A collection of eight short stories. I liked ‘Charlie Parker Plays Bossa Nova’ and ‘On a Stone Pillow’ very much. As I have read the original Japanese text I cannot say much about the translation. I love to read Murakami Haruki’s books in Japanese. Some of the stories were published before in ‘The New Yorker’ or in ‘Granta’, some of them are new and exclusively in this book.
I know, short stories are not for everyone, but I like to read them. Murakami explores his past: it is about music (‘With the Beatles’ and Charlie Parker), about mysterious encounters and love in the days of his youth. As expected, the collection is written in Murakami’s unique style about everyday life with magical realistic moments, philosophical and not so philosophical thoughts.
Title in Japanese: 村上春樹: 一人称単数 , 2020.
Translated by Philip Gabriel, Knopf Publishing Group, 2021.
The Woman in the Purple Skirt
This is a weird and fascinating story told by a strange narrator: ‘the woman in the yellow cardigan’. The atmosphere is thrilling. You get to know nothing about the narrator’s identity in the first half of the novel. Very quickly you will understand that something is disturbingly wrong because the ‘woman in the yellow cardigan’ is stalking ‘the woman in the purple skirt’, but why?
It was a quick and very interesting read, very Japanese and weird. The female author Imamura Natsuko won the Akutagawa Award in 2019 for this novel. She was born 1980 in Hiroshima and was rewarded many times for her literary works in Japan.
Title in Japanese: 今村 夏子: むらさきのスカートの女, 2019.
Translated by Lucy North, Penguin Books, 2021.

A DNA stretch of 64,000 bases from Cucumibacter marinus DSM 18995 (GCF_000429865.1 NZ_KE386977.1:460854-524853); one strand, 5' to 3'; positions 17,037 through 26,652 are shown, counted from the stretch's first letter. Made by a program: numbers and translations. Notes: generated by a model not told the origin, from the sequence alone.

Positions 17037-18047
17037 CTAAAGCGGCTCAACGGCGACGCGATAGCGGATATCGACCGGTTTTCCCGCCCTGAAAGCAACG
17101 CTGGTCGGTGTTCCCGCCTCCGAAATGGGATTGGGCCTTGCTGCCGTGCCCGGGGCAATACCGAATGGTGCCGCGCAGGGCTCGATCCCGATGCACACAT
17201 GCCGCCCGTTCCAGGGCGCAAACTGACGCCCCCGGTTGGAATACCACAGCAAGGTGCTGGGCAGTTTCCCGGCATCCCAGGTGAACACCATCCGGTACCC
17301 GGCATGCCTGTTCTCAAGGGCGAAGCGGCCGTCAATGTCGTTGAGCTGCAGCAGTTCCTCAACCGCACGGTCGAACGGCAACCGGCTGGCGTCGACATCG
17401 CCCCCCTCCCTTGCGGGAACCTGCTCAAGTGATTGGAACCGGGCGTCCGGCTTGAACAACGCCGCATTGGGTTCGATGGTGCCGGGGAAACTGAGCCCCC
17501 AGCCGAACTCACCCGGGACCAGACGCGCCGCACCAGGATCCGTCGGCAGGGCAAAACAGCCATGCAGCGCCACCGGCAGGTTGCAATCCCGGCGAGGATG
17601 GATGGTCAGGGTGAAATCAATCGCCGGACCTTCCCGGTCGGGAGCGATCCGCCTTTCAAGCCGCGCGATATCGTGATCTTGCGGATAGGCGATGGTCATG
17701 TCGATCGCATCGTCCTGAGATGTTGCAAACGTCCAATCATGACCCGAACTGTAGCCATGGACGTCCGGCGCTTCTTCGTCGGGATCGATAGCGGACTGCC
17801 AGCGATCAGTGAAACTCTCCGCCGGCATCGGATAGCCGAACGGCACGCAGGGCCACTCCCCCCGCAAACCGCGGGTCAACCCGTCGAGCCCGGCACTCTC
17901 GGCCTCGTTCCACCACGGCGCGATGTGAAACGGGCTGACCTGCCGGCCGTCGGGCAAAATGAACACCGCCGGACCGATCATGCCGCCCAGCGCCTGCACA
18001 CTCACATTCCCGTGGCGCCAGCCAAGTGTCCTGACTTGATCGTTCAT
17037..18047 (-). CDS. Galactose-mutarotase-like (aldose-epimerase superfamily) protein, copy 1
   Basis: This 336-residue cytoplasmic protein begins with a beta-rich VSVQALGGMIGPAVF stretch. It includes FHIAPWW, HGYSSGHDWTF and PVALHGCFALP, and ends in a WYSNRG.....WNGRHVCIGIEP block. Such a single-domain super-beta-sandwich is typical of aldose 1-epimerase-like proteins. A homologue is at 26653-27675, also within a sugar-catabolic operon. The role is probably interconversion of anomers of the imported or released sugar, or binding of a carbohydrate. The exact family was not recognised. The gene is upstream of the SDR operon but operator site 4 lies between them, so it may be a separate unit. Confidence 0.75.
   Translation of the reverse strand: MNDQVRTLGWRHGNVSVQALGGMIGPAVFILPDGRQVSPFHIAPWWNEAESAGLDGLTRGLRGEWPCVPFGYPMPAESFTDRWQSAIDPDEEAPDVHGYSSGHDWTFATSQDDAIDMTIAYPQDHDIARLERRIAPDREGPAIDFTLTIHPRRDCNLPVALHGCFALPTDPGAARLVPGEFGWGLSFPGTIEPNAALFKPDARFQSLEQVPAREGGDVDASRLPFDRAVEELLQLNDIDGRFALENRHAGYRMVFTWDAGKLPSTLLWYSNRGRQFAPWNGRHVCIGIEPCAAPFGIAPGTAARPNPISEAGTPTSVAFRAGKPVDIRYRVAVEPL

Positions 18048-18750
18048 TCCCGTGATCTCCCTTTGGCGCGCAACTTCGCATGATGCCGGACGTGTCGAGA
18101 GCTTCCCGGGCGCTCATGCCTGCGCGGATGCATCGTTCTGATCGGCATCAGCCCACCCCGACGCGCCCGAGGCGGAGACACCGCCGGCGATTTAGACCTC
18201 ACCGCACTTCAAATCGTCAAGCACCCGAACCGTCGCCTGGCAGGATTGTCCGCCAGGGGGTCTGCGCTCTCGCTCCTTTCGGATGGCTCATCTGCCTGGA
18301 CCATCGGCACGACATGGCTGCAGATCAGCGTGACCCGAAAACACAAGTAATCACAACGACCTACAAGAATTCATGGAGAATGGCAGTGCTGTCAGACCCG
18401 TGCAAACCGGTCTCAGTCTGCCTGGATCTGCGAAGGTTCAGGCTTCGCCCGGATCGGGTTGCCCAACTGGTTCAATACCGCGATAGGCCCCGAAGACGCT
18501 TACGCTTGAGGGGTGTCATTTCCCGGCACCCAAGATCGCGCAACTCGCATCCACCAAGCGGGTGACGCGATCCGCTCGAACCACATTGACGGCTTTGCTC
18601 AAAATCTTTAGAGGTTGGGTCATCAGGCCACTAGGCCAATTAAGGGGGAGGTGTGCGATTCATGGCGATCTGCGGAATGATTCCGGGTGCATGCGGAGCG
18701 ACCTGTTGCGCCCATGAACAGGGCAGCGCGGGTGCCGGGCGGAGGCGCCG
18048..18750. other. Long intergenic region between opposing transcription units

What is it about? The book is a diary, an account, an I-novel, which is a literary genre in its own in Japan. The book was written in English and Japanese alternately. Unfortunately, the bilingual effect could not be transferred into the English translation.
I struggled with the account of the protagonist: a Japanese woman, who immigrated into the US as a child and spent her life there. Japan became a “Sehnsuchtsort”, a place for yearning, impossible to reach for her, an idealized place with sweet memories of her childhood. So, after a while of homesickness and nostalgia she wants to go back to Japan and become a writer.
The text consists mostly of telephone calls with her sister and some backstories. The diary is an account about daily life, grief and depression. Although the title was very promising, I could not relate to the main character of the story because her narration was too depressive in my opinion. Maybe people with a similar experience can empathize more with the author.
Mizumura Minae was born in Tokyo in 1951. She has published several books, which are also translated into English. ‘The Fall of Language in the Age of English‘ and ‚Inheritance from Mother‘ sound interesting.
Title in Japanese: Mizumura Minae 水村 美苗: 私小説 , 1995.
Translated by Juliet Winters Carpenter, Columbia University Press, 2021.